If you either have sought or are the subject of a restraining order, and if a temporary order has been issued, the next step in the process is a permanent restraining order. The typical permanent restraining order hearing includes a variety of specific elements. While there can be some variations from one jurisdiction to another, there are some common elements in all permanent restraining order hearings.
A permanent restraining order hearing provides the person who is the subject of the temporary restraining order--the respondent--the chance to make his or her case. A preliminary restraining order is issued ex parte, a legal term meaning without any input from the party opposed to the order. At the permanent restraining order hearing, the respondent or subject of the preliminary order will be able to present testimony and evidence for the first time.
Evidence in Support of Petition
The individual who seeks the permanent restraining order will also have to make her case fully. The standard of proof for obtaining a temporary restraining order is not significant. Previously, all the person seeking the order really had to do was state in an affidavit that she was threatened in some fashion by the respondent and that a restraining order was necessary for protection.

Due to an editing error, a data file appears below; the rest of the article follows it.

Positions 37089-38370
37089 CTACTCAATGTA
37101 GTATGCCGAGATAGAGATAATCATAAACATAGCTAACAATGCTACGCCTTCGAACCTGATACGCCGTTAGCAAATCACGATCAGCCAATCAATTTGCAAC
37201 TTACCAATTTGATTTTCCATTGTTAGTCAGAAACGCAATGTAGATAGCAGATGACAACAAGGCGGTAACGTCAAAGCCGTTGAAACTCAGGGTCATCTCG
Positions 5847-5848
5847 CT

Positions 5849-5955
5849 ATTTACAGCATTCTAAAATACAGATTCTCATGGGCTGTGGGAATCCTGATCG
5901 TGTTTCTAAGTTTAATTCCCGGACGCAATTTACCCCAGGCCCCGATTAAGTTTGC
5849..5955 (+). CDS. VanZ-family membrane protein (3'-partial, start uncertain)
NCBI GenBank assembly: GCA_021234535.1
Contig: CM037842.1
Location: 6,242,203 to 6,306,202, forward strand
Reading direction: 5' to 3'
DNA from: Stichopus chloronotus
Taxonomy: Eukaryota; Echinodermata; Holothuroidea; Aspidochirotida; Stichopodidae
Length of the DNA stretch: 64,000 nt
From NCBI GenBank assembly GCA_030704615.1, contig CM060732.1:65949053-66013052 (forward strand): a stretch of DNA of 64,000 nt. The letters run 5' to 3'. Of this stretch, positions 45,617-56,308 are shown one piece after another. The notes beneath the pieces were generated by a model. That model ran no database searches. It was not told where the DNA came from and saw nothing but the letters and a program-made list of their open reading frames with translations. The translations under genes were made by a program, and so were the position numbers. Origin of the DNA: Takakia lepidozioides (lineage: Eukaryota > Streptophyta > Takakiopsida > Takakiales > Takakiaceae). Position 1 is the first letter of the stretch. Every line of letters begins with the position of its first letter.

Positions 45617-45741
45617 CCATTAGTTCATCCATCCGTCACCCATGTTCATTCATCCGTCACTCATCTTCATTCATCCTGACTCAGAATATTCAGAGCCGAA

Standard of Proof
The person seeking a permanent restraining order does not have to prove beyond a reasonable doubt that such an order is necessary. Rather, at this type of hearing, the petitioner need only demonstrate that clear and convincing evidence exists to suggest that the respondent has threatened the petitioner and that a permanent restraining order is necessary to protect the interests and welfare of the petitioner.
At the hearing, the court will nearly always attempt to see whether some agreement can be reached between the parties. In some cases, the respondent will agree to the terms of the restraining order. The one real exception is when the petitioner and respondent have children together. In such cases, the respondent naturally will strive to ensure that if a restraining order does issue that it will not interfere with his ability to see the children.
While it is referred to as a permanent restraining order hearing, the fact is that the order coming out of such a proceeding is not permanent. Typically, the life span of a so-called permanent restraining order is one year. The court will leave the door open for the renewal of the order at that time if the facts merit such an extension.
- Lawyers.com, Permanent Restraining Orders
- American Bar Association, Commission on Domestic Violence
- Do Arrests and Restraining Orders Work?, Eve S. Buzawa & Carl G. Buzawa, 1996
- DB King, Everystockphoto.com